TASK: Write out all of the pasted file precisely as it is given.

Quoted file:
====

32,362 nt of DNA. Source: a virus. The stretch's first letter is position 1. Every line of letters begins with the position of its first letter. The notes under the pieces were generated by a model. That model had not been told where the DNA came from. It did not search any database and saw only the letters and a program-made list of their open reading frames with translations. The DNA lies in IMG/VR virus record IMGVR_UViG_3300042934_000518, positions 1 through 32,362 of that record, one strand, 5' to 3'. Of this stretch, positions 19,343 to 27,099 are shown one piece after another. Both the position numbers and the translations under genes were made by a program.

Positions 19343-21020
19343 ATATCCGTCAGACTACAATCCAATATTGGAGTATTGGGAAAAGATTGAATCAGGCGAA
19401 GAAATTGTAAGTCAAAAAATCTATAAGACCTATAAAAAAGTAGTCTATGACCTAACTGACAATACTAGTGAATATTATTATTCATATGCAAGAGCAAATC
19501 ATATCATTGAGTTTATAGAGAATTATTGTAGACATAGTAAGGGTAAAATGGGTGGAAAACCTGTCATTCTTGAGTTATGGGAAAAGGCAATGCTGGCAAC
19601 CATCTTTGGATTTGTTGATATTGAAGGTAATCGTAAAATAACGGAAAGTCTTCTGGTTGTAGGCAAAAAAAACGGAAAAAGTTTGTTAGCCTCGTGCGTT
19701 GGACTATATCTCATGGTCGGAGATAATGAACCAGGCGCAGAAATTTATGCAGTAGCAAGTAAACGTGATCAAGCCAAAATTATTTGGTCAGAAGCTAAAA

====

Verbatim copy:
32,362 nt of DNA. Source: a virus. The stretch's first letter is position 1. Every line of letters begins with the position of its first letter. The notes under the pieces were generated by a model. That model had not been told where the DNA came from. It did not search any database and saw only the letters and a program-made list of their open reading frames with translations. The DNA lies in IMG/VR virus record IMGVR_UViG_3300042934_000518, positions 1 through 32,362 of that record, one strand, 5' to 3'. Of this stretch, positions 19,343 to 27,099 are shown one piece after another. Both the position numbers and the translations under genes were made by a program.

Positions 19343-21020
19343 ATATCCGTCAGACTACAATCCAATATTGGAGTATTGGGAAAAGATTGAATCAGGCGAA
19401 GAAATTGTAAGTCAAAAAATCTATAAGACCTATAAAAAAGTAGTCTATGACCTAACTGACAATACTAGTGAATATTATTATTCATATGCAAGAGCAAATC
19501 ATATCATTGAGTTTATAGAGAATTATTGTAGACATAGTAAGGGTAAAATGGGTGGAAAACCTGTCATTCTTGAGTTATGGGAAAAGGCAATGCTGGCAAC
19601 CATCTTTGGATTTGTTGATATTGAAGGTAATCGTAAAATAACGGAAAGTCTTCTGGTTGTAGGCAAAAAAAACGGAAAAAGTTTGTTAGCCTCGTGCGTT
19701 GGACTATATCTCATGGTCGGAGATAATGAACCAGGCGCAGAAATTTATGCAGTAGCAAGTAAACGTGATCAAGCCAAAATTATTTGGTCAGAAGCTAAAA